It’s true that in the years during which the McCarrick scandal came to light, there have also been multiple, high-profile investigations of sexually abusive behavior by powerful individuals in other religious communities and institutions, all around the world. The scope has widened from Catholic dioceses and parishes to non-Catholic churches and lay Catholic movements, among others, owing in part to greater public awareness of the plight of abuse victims, children and adult alike, spurred by #MeToo and similar movements. Still, there’s a specifically Catholic element to focus on: the episcopal hierarchy’s utter failure in handling abuse allegations, whether through negligence or through active efforts to silence victims and hide the truth—from the public, and from Church and secular authorities. Catholic bishops face a crisis of authority and reputation unlike at any time since the Protestant Reformation and Luther’s condemnation of the systemic corruption then ravaging the Catholic Church.

There is no simple way the papacy can divert responsibility or blame. After all, it’s been a long time since emperors and kings appointed bishops; now, almost all are directly appointed by the pope. There are exceptions, of course. Some cathedral chapters in German-speaking Europe retain the ancient right of electing bishops, though the pope must confirm those choices. Eastern Rite Catholic churches hold synodal elections, the results of which are subject to papal “assent.” Diplomatic arrangements old (such as with the Diocese of Strasbourg) and new (with China, since 2018) give governments the power to participate in the selection of a bishop. But for centuries now, the Holy See has done all it can to give popes as much freedom as possible in appointing bishops. Yes, that has created headaches for popes who have to deal with bishops appointed by their predecessors—appointments they might not have made themselves. But more significantly, it has over time also cemented a kind of institutional career system for episcopal hierarchs, a system with its own complicated history, inseparable from the history of the social and economic elite of Europe.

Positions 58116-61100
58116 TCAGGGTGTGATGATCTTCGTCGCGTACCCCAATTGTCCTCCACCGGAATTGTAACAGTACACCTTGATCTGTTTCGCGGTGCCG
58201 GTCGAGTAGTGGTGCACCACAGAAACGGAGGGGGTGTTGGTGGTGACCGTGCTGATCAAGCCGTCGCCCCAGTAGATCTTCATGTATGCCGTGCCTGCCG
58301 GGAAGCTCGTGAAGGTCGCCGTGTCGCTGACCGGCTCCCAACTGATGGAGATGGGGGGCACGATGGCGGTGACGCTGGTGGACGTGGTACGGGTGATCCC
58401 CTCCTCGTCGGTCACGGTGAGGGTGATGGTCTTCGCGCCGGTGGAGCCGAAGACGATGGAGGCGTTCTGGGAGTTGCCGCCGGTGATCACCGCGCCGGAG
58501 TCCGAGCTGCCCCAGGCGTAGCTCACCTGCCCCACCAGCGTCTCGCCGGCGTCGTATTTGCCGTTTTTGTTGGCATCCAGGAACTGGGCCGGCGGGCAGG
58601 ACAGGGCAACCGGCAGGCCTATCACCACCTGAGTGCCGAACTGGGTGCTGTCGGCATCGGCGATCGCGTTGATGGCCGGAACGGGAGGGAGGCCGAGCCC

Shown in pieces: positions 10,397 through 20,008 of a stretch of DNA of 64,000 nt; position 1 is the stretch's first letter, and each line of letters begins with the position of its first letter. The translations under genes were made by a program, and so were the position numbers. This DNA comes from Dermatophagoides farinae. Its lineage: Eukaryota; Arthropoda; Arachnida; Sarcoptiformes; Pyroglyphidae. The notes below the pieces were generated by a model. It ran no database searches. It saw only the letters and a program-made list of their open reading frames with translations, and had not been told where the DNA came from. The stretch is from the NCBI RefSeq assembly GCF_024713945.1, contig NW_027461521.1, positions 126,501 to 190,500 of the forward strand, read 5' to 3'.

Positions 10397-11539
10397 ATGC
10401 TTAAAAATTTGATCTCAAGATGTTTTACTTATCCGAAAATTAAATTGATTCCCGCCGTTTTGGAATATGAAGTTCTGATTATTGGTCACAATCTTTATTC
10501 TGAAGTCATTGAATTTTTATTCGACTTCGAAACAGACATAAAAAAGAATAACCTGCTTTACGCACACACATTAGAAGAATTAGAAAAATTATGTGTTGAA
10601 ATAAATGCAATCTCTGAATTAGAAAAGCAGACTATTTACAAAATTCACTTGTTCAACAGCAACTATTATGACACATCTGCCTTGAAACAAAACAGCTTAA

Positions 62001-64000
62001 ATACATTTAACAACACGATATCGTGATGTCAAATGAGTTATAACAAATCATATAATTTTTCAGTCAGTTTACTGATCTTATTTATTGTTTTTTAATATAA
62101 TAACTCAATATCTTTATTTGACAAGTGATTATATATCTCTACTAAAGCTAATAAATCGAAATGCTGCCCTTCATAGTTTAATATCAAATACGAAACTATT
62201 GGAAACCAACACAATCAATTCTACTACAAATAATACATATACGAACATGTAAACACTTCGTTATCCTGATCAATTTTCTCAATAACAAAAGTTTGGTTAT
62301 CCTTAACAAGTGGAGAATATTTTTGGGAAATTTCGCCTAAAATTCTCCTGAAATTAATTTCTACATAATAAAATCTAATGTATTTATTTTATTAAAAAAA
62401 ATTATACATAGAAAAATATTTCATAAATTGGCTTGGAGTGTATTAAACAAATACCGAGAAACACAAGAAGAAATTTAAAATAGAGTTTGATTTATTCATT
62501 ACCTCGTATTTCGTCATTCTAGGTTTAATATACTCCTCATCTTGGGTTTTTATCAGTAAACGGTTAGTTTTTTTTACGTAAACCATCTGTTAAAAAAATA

How does this help in understanding the institutional role in the abuse crisis? An article on the McCarrick case provides a helpful starting point. In “How McCarricks Happen,” Stephen Bullivant (a professor of theology and sociology of religion at St. Mary’s University, London) and Giovanni Sadewo (a research fellow in social-network analysis at the Swinburne University of Technology in Melbourne) analyze the relative influence of bishops, with particular attention to that wielded by McCarrick. They do so by focusing on the idea of “network centrality” within the English-Welsh and American episcopates. According to the authors, McCarrick was at the center of a very powerful constellation of U.S. bishops, some retired but many still in office, and this allowed him to get away with what he was doing for so long. It’s a provocative way of looking at things, and it could be useful in assessing how network structures throughout the Catholic Church could impact (or limit) the usefulness of the metropolitan model in ending institutional cover-up of clerical sex abuse.